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On the stump: in an artistic, not political, way


Roadrunner, bear, puzzle piece, peace symbol, flower and 45 other surprises are hanging out on stumps along the Tierra Verde neighborhood main drag on the edge of Mesilla.

The 50 small metal sculptures are the brainchildren of area artist Ron Saltzman, former owner of the Frame and Art Gallery, and retired teacher Teresa Phillips. T\In the midst of the pandemic, they have focused on the positive, and given the community something to explore.

Saltzman said he had been thinking about the project for a long time.

“We tried to do it anonymously,” he said. “The first batch was 32 pieces. We got up in the middle of the night, met down here and at 1:30 in the morning we had the 32 placed. We thought someone would call the police on us, but nobody did.”

Saltzman and Phillips thought they would just sit back and listen to see if people noticed the next day. But by 6:30 a.m. when he went to see what the area looked like in daylight, there were already walkers, runners and friends wondering what happened.

As the president of Tierra Verde Landscaping, Saltzman is in charge of the team that takes care of the main drag, and people started approaching him.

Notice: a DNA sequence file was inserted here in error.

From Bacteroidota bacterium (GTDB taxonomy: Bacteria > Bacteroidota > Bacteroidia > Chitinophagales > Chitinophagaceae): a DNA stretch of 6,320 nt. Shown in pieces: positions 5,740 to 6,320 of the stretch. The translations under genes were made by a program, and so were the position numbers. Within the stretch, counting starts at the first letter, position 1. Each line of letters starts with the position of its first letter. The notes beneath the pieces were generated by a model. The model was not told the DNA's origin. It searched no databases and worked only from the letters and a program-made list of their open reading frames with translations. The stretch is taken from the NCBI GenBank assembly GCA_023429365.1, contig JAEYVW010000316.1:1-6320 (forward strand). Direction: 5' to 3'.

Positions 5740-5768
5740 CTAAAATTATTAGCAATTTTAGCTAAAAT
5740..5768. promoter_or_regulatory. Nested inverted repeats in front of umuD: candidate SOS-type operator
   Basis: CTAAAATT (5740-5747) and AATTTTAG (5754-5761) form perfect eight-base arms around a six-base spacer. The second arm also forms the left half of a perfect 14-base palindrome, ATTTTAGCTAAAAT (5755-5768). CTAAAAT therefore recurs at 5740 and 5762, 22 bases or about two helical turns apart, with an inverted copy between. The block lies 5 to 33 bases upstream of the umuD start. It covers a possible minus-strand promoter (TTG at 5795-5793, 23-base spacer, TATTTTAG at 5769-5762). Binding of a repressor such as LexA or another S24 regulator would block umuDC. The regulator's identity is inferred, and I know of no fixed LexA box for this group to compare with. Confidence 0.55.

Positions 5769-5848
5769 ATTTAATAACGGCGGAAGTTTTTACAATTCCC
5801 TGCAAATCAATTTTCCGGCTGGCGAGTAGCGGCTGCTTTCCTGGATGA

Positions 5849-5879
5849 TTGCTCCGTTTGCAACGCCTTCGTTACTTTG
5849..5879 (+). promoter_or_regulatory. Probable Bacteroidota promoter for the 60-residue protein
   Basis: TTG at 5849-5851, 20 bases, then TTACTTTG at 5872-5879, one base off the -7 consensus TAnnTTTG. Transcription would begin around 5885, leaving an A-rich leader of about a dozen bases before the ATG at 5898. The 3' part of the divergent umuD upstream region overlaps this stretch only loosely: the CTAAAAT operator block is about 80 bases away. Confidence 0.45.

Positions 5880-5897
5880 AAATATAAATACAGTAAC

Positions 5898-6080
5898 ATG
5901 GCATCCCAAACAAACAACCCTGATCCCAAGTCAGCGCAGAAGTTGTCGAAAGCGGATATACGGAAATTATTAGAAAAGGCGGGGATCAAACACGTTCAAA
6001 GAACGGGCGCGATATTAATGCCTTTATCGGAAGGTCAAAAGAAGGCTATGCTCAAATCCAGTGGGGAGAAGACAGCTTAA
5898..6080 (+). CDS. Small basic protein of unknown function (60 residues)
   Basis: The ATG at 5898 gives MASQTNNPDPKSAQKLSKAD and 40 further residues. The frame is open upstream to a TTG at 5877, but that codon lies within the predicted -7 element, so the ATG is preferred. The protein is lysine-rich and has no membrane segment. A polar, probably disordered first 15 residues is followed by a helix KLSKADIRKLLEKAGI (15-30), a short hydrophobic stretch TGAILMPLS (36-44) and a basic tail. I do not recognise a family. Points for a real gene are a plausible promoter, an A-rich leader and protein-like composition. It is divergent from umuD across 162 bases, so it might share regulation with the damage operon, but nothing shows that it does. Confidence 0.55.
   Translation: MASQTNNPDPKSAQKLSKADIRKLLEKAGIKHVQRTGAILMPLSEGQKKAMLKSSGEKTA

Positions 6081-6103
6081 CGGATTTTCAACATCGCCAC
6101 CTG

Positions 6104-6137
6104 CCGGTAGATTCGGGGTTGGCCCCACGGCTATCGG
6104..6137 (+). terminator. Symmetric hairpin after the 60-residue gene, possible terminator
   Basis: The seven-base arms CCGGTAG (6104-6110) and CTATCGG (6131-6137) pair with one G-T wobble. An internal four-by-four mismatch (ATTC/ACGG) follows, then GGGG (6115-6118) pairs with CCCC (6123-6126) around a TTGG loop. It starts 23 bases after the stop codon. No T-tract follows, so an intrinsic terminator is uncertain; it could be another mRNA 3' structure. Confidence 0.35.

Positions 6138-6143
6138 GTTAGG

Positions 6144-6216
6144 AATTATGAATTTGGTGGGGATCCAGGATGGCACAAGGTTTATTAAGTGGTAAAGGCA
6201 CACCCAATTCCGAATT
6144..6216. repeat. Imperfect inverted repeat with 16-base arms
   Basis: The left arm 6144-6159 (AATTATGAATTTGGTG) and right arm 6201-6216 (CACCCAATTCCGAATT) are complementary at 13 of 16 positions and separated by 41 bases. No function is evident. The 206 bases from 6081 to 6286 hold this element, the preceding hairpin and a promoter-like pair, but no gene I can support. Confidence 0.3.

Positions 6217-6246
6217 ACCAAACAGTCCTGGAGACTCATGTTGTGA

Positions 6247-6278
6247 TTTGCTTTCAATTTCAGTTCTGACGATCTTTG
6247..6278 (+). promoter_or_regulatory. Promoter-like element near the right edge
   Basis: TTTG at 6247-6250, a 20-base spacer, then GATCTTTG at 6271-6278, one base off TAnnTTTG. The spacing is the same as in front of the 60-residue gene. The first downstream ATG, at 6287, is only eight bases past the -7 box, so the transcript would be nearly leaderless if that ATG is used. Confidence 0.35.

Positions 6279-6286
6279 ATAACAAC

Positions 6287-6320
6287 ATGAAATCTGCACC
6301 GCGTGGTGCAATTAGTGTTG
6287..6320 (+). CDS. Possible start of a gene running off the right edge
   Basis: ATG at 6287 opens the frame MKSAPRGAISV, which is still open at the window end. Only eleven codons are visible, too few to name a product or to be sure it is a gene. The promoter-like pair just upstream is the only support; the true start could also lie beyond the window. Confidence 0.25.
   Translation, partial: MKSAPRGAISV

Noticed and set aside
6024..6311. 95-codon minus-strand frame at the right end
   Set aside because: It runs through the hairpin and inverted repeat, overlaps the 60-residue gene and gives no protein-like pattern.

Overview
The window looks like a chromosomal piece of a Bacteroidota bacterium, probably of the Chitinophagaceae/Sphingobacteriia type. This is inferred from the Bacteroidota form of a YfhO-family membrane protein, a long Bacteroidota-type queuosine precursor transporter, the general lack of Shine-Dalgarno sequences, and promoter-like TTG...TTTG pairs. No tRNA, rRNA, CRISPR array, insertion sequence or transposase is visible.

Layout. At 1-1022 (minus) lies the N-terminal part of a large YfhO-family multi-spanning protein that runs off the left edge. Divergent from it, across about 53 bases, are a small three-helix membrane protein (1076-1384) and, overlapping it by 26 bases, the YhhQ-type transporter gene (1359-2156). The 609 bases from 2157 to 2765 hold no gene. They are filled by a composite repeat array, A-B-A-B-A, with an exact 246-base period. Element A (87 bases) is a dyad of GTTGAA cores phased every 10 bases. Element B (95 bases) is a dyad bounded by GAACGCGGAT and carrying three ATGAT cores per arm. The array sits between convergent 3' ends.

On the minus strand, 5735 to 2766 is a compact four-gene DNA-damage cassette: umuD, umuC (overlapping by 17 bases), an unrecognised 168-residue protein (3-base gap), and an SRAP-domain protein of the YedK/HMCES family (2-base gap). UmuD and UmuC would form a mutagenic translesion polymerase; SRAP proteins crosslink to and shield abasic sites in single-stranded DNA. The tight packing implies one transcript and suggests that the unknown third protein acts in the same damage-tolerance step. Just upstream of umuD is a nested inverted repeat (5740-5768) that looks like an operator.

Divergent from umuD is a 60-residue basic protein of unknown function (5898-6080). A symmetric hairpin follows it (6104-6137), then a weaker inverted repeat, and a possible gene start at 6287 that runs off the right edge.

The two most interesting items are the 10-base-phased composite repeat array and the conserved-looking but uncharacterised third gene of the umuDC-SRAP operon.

“They came up and said, ‘something happened last night, who did it?’” he said. “I kept a straight face with the first guy, but I have a hard time lying, and by 10 o’clock in the morning, I couldn’t lie anymore.”

Saltzman said the city periodically plants new trees and just leaves the stumps of the old ones, because it is too hard and too expensive to grind them to ground level. So he turned them into sculpture bases.

“Now, you really don’t see the stumps. You see the artwork on things,” he said.

Phillips and Saltzman worked for about a month creating the sculptures with his plasma cutter and a welder.

“We would design them,” he said. “Some I helped and tweaked, some I did by myself, and same with her. She is super creative. Her way of thinking is very analytical, and she can look at something and see things in it that I would have glossed over. As we were creating these things, she would find meaning that I never saw before.”

Saltzman describes the works as whimsical, animals or just something fun. Two of the pieces are interactive: an envelope in which the investigator can find inspiring works and a bell that children often take advantage of to make some joyful noise.

“Families come out here and turn it into a scavenger hunt,” he said. “We’re just bringing in a little bit of happy with all the negativity that is going on in the world. I wanted to have a good feeling coming off of it. You see these things and you get a smile. I’m enjoying it, it gave me a lot of pleasure making it and doing it and seeing the smiles.”

Elva K. Österreich may be reached at elva@lascrucesbulletin.com.